Synopses & Reviews
A collection of stories from David Foster Wallace is occasion to celebrate. These stories -- which have been prominently serialized in Harper's, Esquire, the Paris Review, and elsewhere -- explore intensely immediate states of mind, with the attention to voice and the extraordinary creative daring that have won Wallace his reputation as one of the most talented fiction writer of his generation.Among the stories are The Depressed Person, a dazzling portrayal of a woman's mental state; Adult World, which reveals a woman's agonized consideration of her confusing sexual relationship with her husband; and Brief Interviews with Hideous Men, a dark, hilarious series of portraits of men whose fear of women renders them grotesque.
"A host of talented narrators and actors-including television actors John Krasinski and Christopher Meloni-deliver nuanced performances of the late Wallace's classic. But it's the author himself who steals the show: his gentle, almost dreamy voice unlocks the elaborate syntax and releases the immense feeling concealed by the comedy and labyrinthine sentences. While the various narrators ably capture the essence of the text, Wallace's renditions of such stories as "Forever Overhead" and "Death Is Not the End" are transcendent. Essential listening for Wallace fans and a fine introduction for newcomers."--Publishers Weekly, Library Journal
"Brilliant... bitingly funny...wildly imaginative." -Salon
"Following the success of his massive, much-acclaimed novel, Infinite Jest, Wallace returns to fiction with a similarly dense, cerebral, and self-reflexive set of short works.... While the inauthenticity of male/female relations is a recurrent motif, the central theme is the nature of narrative itself, as in "Octet," where the author turns self-reflexiveness on itself, creating something that might be termed meta-meta-fiction. Fans of Thomas Pynchon and Donald Barthelme will find comparable challenges here." -Library Journal
"A supersonic delight, a full-scale harassment of the short story form.... David Foster Wallace is one badass fiction writer." -Benjamin Weissman, LA Weekly
These eclectic stories--which have been prominently serialized in "Harper's, Esquire" and the "Paris Review"--explore intensely immediate states of mind with the creative daring that has won Wallace the reputation of one of the most talented fiction writers of his generation.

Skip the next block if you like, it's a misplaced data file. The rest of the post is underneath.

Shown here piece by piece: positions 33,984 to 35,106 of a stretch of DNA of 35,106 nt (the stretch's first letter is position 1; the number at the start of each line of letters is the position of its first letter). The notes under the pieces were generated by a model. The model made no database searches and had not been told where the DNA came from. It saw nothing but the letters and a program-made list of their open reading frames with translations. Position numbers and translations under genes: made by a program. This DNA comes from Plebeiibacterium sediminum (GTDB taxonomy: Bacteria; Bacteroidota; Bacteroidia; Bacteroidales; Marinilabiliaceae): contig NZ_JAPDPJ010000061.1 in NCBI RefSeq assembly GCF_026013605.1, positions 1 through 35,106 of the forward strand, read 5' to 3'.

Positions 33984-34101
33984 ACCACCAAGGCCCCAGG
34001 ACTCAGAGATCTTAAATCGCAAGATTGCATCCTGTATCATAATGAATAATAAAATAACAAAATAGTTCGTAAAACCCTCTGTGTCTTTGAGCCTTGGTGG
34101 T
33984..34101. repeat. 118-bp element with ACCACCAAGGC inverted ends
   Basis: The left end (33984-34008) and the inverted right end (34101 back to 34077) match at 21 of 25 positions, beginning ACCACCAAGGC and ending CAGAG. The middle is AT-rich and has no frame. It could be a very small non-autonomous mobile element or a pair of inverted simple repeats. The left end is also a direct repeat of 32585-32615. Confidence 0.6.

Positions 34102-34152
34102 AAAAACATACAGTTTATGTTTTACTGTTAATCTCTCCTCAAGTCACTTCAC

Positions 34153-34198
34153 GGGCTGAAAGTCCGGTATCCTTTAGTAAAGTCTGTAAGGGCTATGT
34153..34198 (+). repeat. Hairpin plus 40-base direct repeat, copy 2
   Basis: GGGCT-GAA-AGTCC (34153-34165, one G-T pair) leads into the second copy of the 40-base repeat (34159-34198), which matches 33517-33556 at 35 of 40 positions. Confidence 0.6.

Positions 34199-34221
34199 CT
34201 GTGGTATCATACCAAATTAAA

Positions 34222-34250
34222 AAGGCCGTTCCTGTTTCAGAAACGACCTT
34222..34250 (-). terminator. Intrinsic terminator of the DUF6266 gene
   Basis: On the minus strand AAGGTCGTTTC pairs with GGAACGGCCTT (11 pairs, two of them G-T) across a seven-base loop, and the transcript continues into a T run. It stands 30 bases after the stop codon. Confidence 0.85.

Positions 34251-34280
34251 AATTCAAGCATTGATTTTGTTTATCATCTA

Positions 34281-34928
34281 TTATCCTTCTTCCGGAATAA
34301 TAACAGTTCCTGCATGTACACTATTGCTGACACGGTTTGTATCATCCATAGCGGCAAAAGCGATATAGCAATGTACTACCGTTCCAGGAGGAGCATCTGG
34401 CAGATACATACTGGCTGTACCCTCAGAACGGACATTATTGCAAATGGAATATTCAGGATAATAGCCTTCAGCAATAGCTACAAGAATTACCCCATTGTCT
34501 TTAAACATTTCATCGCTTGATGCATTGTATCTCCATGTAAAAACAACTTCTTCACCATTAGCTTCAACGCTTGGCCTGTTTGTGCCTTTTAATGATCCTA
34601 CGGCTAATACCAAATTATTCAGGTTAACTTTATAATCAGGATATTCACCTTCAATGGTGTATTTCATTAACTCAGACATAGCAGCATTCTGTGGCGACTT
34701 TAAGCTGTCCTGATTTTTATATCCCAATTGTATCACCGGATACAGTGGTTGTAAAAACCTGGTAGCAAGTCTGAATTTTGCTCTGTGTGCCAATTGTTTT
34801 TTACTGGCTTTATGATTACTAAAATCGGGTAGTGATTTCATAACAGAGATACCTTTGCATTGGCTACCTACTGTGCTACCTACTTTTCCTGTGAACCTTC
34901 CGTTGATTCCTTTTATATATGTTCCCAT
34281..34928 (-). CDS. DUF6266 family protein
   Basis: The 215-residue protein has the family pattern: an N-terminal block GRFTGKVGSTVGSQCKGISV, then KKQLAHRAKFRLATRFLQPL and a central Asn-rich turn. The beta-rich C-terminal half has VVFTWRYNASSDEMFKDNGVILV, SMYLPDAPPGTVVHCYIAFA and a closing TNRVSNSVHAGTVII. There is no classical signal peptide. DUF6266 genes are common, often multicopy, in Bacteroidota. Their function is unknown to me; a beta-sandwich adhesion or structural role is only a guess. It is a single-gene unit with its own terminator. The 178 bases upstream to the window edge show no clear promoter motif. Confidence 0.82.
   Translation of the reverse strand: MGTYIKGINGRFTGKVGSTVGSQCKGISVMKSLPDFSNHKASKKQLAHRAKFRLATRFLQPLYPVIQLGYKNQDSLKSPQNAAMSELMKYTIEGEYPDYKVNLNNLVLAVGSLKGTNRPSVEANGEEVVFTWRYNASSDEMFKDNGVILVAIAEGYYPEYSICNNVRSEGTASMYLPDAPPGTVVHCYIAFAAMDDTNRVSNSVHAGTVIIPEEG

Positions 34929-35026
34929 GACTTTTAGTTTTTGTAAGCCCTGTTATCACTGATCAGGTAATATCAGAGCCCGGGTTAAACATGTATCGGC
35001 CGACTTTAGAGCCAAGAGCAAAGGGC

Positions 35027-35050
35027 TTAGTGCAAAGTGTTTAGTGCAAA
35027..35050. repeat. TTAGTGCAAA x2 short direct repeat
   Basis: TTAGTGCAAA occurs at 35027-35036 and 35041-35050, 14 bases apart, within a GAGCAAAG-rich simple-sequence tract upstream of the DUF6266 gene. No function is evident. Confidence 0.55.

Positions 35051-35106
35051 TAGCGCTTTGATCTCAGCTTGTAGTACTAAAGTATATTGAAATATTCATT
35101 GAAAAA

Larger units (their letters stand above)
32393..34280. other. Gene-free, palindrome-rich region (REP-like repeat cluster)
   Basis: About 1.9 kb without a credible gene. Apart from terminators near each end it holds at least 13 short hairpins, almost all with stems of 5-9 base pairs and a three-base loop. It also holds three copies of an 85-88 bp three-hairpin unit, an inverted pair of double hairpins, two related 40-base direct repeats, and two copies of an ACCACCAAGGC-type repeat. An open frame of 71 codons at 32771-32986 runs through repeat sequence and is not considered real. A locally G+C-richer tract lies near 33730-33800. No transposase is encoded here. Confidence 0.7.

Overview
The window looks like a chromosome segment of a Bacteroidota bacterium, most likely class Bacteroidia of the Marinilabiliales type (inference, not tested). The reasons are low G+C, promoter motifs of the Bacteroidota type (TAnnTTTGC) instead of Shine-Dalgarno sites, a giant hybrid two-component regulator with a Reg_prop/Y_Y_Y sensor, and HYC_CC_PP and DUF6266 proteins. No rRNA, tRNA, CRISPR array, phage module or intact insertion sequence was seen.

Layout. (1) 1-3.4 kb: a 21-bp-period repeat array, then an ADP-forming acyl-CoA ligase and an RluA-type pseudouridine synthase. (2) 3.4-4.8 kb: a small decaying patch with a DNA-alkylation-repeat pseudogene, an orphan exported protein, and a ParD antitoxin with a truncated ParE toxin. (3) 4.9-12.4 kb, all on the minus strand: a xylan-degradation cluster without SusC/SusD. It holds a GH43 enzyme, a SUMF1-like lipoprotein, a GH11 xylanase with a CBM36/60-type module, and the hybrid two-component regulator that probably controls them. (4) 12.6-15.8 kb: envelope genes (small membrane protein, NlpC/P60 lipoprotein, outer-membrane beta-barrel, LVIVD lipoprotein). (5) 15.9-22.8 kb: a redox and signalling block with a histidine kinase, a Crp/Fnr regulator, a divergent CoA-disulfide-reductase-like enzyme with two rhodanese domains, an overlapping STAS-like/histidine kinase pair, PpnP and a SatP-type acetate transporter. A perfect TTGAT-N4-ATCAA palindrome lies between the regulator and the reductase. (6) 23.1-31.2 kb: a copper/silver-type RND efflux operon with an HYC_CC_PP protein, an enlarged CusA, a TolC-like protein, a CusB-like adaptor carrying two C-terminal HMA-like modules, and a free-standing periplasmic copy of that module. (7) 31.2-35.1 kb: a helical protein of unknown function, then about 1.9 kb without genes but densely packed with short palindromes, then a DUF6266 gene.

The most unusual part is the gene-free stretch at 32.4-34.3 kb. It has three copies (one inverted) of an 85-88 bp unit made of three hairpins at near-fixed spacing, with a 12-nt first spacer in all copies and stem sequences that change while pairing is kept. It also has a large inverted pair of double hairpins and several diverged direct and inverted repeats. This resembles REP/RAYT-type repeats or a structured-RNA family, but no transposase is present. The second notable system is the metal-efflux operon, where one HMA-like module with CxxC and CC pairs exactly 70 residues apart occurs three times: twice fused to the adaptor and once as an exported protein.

David Foster Wallace made an art of taking readers into places no other writer even gets near. The series of stories from which this exuberantly acclaimed book takes its title is a sequence of imagined interviews with men on the subject of their relations with women. These portraits of men at their most self-justifying, loquacious, and benighted explore poignantly and hilariously the agonies of sexual connections.
About the Author
David Foster Wallace was born in Ithaca, New York, in 1962 and raised in Illinois, where he was a regionally ranked junior tennis player. He received bachelor of arts degrees in philosophy and English from Amherst College and wrote what would become his first novel, The Broom of the System, as his senior English thesis. He received a masters of fine arts from University of Arizona in 1987 and briefly pursued graduate work in philosophy at Harvard University. His second novel, Infinite Jest, was published in 1996. Wallace taught creative writing at Emerson College, Illinois State University, and Pomona College, and published the story collections Girl with Curious Hair, Brief Interviews with Hideous Men, Oblivion, the essay collections A Supposedly Fun Thing I'll Never Do Again, and Consider the Lobster. He was awarded the MacArthur Fellowship, a Lannan Literary Award, and a Whiting Writers' Award, and was appointed to the Usage Panel for The American Heritage Dictionary of the English Language. He died in 2008. His last novel, The Pale King, was published in 2011.
Table of Contents
A radically condensed history of postindustrial life -- Death is not the end -- Forever overhead -- Brief interviews with hideous men -- Yet another example of the porousness of certain borders (XI) -- The depressed person -- The devil is a busy man -- Think -- Signifying nothing -- Brief interviews with hideous men -- Datum centurio -- Octet -- Adult world (I) -- Adult world (II) -- The devil is a busy man -- Church not made with hands -- Yet another example of the porousness of certain borders (VI) -- Brief interviews with hideous men -- Tri-Stan : I sold Sissee Nar to Ecko -- On his deathbed, holding your hand, the acclaimed new young off-Broadway playwright's father begs a boon -- Suicide as a sort of present -- Brief interviews with hideous men -- Yet another example of the porousness of certain borders (XXIV)